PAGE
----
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On June 21, 2016, the Federal Aviation Administration (FAA) released its much-anticipated new Small Unmanned Aircraft System (UAS) Rule (Part 107). Simultaneously with its release, the White House issued a Fact Sheet for the new Rule. The Rule permits the operation of small UAS (an unmanned aircraft weighing less than 55 pounds) in the National Airspace System, and paves the way for the more ubiquitous use of UAS (aka drones) for commercial, public safety, scientific, and educational purposes.

The FAA has historically accommodated non-recreational small UAS use through special airworthiness certificates, exemptions, and certificates of waiver or authorization. In its latest annual Aerospace Forecast Report for Fiscal Years 2016 to 2036, the FAA noted that, as of March 16, 2016, more than 4,000 exemptions had been granted for commercial UAS operations, and the FCC had received approximately 408,000 registration applications for UAS weighing less than 55 pounds.

The new Rule will permit UAS operations for applications such as the delivery of consumer goods, inspections of cell phone towers, bridges, pipelines, electric lines, and oil rigs, crop monitoring, search and rescue missions, research and development, and aerial photography, to name a few. The Rule limits small UAS to daylight and twilight operations with appropriate collision lighting, confined areas of operation, and visual-line-of-sight operations, and imposes operational limitations and remote pilot in command certification and responsibilities. There is a waiver mechanism to accommodate new technologies and unique circumstances if a proposed operation can be conducted safely under the terms of a certificate of waiver.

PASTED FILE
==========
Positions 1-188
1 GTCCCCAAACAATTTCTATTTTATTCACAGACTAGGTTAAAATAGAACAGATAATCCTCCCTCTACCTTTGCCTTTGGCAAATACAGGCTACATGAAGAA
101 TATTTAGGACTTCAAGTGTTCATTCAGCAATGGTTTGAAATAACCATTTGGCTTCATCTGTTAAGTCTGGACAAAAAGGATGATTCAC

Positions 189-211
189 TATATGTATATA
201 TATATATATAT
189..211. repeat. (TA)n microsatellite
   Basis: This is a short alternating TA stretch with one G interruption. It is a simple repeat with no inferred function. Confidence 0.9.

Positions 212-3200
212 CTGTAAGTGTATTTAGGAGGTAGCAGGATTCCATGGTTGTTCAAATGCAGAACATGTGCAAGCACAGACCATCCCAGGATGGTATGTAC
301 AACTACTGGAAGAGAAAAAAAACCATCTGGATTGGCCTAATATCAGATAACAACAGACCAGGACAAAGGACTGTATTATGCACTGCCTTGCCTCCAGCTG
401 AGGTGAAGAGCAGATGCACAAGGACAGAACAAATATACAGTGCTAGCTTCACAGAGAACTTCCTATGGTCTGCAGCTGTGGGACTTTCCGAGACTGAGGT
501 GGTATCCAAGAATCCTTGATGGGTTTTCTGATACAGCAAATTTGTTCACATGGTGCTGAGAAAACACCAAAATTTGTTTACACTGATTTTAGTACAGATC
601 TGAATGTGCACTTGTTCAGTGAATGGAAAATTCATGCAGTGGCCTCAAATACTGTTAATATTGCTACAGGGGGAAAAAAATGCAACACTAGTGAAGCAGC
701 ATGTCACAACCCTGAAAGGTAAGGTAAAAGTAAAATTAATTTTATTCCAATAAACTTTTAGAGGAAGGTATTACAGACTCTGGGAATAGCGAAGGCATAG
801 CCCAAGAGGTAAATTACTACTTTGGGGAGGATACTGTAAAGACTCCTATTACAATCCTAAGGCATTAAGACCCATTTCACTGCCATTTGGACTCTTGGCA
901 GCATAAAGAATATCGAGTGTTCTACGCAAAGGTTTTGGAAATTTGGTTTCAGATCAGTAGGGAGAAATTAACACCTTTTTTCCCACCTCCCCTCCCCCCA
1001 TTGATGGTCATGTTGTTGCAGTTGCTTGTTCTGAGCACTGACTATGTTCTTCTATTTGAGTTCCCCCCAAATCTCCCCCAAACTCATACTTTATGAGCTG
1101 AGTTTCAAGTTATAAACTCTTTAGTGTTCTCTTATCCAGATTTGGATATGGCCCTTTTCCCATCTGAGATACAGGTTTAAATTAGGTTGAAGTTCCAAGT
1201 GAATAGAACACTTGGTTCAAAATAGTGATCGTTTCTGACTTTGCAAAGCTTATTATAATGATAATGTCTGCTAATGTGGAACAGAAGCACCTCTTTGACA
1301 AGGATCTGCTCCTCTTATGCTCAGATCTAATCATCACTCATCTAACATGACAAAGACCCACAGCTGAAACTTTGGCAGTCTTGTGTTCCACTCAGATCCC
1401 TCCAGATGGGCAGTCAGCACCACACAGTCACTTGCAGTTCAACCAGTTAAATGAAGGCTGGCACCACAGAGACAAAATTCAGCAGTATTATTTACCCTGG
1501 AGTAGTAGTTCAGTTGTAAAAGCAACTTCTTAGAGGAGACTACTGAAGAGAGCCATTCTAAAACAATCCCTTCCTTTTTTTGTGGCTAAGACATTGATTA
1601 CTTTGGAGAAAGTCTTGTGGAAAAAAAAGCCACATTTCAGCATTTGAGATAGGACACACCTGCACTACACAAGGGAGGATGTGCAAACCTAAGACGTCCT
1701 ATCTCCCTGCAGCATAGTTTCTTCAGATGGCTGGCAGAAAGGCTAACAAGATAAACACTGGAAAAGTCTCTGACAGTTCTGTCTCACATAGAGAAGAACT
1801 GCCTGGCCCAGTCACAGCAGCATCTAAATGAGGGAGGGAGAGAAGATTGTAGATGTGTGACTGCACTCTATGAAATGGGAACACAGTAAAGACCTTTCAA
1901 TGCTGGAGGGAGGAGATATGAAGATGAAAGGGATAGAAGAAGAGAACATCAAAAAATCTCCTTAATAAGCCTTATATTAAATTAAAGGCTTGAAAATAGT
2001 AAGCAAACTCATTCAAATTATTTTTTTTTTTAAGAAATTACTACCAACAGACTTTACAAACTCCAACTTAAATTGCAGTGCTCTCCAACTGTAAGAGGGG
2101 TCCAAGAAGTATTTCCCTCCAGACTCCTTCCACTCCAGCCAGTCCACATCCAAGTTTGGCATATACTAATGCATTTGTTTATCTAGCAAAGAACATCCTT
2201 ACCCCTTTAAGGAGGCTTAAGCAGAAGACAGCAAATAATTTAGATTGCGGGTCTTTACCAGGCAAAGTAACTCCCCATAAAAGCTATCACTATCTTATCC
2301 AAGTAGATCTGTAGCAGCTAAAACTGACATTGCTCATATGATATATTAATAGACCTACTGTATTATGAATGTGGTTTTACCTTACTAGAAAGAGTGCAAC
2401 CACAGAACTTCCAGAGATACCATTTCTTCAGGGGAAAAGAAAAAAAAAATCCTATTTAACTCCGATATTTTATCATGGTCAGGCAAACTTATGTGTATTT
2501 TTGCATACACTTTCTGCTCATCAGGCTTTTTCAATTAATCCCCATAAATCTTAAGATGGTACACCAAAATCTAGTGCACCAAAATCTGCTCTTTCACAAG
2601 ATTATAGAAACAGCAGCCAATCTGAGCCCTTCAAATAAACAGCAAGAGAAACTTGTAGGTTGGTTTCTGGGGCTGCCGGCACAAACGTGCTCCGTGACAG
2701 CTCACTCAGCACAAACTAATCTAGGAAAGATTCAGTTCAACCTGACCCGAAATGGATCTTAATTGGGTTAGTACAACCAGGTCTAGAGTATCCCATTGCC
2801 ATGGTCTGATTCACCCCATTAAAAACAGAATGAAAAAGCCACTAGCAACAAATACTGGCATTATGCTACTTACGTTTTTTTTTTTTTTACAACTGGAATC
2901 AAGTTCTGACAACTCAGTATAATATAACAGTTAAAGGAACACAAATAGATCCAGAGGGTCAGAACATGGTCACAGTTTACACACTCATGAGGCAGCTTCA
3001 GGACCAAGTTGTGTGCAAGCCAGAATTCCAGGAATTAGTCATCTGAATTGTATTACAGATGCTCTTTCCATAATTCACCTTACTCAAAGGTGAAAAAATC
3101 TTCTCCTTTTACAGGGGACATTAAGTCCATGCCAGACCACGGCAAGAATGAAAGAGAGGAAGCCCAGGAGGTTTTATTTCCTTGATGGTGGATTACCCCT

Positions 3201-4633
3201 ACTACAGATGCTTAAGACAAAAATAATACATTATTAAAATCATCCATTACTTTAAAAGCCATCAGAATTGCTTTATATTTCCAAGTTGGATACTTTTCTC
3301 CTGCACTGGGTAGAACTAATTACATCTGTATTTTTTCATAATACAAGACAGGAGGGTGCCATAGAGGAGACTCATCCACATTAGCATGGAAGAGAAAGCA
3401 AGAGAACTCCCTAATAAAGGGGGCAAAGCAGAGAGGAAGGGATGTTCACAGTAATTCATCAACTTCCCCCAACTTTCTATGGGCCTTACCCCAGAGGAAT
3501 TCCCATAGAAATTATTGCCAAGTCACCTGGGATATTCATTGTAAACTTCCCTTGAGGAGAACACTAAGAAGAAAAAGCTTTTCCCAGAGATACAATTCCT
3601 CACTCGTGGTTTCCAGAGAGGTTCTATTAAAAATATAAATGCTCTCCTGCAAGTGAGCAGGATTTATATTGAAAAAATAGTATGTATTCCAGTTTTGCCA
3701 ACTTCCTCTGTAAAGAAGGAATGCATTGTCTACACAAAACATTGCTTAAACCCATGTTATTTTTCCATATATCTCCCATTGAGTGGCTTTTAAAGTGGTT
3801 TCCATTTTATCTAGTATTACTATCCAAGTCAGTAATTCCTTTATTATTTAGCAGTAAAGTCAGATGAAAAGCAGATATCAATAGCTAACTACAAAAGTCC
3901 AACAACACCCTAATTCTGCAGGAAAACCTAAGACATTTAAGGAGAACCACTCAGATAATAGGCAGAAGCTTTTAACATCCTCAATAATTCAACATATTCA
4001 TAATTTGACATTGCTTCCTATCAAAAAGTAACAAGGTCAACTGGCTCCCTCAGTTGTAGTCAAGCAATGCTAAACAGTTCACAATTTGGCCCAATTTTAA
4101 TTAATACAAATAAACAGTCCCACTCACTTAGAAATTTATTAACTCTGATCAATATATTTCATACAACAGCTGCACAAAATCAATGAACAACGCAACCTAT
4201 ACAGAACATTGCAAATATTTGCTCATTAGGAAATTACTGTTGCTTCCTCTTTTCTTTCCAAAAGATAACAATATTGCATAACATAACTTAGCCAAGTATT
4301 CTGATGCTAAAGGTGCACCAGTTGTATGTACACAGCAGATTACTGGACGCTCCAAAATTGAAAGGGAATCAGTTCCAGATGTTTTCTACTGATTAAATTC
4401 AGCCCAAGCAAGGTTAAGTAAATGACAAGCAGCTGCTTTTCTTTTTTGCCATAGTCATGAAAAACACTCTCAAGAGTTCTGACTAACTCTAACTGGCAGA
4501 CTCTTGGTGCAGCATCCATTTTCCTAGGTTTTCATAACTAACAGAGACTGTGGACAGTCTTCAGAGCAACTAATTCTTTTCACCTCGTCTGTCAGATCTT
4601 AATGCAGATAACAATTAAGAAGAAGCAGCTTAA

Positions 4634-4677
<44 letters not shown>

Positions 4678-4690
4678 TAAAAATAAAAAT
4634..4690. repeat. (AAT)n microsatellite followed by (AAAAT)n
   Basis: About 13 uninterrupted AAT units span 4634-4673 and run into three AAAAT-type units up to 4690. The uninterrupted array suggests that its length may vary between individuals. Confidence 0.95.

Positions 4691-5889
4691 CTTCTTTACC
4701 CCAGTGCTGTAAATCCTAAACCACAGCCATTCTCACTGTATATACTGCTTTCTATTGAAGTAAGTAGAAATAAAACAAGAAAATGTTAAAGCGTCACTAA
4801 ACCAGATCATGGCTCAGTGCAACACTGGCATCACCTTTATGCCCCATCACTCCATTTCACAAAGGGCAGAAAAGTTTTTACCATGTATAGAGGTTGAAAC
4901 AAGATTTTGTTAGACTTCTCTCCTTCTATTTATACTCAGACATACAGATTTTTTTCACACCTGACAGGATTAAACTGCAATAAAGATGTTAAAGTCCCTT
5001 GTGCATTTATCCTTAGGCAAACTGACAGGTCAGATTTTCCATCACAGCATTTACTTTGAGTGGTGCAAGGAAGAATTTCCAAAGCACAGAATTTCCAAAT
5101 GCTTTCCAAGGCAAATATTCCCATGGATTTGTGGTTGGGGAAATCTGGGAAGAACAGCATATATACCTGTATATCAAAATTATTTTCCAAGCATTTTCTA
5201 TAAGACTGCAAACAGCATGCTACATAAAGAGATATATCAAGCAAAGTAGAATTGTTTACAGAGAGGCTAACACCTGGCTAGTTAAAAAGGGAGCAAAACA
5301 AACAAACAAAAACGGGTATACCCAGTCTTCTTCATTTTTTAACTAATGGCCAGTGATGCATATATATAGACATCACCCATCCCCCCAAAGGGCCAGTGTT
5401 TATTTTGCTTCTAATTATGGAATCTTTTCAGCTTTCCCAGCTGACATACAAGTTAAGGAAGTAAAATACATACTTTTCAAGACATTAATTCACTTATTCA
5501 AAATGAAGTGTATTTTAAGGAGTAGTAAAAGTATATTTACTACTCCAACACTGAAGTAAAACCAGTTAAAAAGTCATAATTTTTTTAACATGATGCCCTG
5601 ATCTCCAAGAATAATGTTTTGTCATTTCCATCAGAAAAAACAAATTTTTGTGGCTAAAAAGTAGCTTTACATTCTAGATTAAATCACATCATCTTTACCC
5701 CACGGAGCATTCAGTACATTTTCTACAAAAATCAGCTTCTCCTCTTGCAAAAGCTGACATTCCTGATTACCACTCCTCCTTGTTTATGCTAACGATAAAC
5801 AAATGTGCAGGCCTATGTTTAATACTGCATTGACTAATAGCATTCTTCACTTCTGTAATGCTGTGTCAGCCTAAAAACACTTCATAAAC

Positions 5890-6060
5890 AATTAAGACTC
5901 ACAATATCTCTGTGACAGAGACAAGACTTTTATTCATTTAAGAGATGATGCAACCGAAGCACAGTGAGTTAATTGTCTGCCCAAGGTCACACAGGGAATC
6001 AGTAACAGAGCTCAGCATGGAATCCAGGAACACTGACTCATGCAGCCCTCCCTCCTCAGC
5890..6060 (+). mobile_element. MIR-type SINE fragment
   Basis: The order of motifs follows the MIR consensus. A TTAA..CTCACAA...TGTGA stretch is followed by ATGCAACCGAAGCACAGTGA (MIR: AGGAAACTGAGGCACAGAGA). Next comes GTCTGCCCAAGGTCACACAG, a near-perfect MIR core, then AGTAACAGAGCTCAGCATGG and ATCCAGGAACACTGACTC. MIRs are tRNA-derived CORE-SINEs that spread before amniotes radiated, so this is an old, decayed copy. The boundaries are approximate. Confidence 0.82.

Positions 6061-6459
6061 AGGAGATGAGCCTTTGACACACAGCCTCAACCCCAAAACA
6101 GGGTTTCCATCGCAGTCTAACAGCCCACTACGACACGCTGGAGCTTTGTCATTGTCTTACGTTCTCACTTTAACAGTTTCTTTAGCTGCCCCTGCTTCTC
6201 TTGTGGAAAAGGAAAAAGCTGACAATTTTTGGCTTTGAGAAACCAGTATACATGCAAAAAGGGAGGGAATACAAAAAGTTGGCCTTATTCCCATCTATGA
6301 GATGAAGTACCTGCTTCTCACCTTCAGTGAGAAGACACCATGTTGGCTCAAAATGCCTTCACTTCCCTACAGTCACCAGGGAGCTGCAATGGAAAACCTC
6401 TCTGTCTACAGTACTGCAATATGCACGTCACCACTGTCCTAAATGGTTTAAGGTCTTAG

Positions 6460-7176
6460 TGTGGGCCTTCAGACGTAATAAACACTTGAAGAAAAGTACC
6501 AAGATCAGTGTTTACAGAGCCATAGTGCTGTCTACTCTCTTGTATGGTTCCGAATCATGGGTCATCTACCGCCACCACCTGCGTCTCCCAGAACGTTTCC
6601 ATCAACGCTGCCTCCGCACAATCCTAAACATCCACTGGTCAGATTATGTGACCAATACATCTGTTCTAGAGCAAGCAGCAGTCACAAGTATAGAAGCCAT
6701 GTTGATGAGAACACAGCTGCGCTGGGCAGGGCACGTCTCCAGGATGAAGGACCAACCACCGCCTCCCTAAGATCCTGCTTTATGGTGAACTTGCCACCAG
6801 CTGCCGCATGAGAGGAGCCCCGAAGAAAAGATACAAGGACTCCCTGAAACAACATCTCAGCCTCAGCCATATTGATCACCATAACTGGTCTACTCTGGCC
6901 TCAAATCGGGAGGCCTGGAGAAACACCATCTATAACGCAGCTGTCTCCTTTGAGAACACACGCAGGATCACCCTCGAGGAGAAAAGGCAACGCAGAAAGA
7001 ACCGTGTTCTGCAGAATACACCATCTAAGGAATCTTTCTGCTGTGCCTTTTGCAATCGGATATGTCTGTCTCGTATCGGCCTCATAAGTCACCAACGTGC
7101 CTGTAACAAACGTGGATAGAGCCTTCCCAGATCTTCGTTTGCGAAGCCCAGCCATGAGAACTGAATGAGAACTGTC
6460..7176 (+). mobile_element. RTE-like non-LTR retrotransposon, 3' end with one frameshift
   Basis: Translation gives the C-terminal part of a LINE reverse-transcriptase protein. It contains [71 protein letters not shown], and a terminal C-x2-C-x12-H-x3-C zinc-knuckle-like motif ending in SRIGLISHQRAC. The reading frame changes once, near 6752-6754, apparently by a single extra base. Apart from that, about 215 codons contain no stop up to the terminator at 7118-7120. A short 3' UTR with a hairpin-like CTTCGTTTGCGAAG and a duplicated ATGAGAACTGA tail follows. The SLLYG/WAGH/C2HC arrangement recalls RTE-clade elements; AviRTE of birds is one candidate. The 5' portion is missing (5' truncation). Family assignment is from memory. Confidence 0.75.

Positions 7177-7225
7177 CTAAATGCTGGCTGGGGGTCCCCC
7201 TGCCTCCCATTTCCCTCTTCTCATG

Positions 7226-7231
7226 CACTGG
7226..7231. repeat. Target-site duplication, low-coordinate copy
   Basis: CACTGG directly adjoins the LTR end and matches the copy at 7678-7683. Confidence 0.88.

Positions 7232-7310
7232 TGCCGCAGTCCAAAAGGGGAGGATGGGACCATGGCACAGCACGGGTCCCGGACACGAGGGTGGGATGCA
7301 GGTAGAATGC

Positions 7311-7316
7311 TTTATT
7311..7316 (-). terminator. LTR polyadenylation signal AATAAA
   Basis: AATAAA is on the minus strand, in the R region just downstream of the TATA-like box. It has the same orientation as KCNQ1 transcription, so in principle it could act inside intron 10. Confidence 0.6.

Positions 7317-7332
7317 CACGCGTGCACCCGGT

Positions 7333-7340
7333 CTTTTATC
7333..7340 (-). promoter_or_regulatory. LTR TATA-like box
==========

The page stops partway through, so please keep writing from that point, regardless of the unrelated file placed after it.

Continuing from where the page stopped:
While the FAA’s new Rule does not address privacy issues, this is a developing area that will remain at the forefront. Several Federal agencies have instituted UAS privacy pursuant to a Presidential Memorandum issued last year, Promoting Economic Competitiveness While Safeguarding Privacy, Civil Rights, and Civil Liberties in Domestic Use of Unmanned Aircraft Systems. In addition, the National Telecommunications and Information Administration (NTIA) convened a multi-stakeholder process to examine the privacy, transparency, and accountability issues relating to commercial and private use of UAS. NTIA recently released an updated Voluntary Best Practices for UAS Privacy, Transparency, and Accountability, which focuses on when UAS operators should provide notice and/or obtain consent from individuals whose personal data they collect, and how such data should be used, shared, and stored.

The small UAS Rule is the first of many steps in the advancement of aviation technologies to enhance operational efficiencies, public health and safety, and quality of life.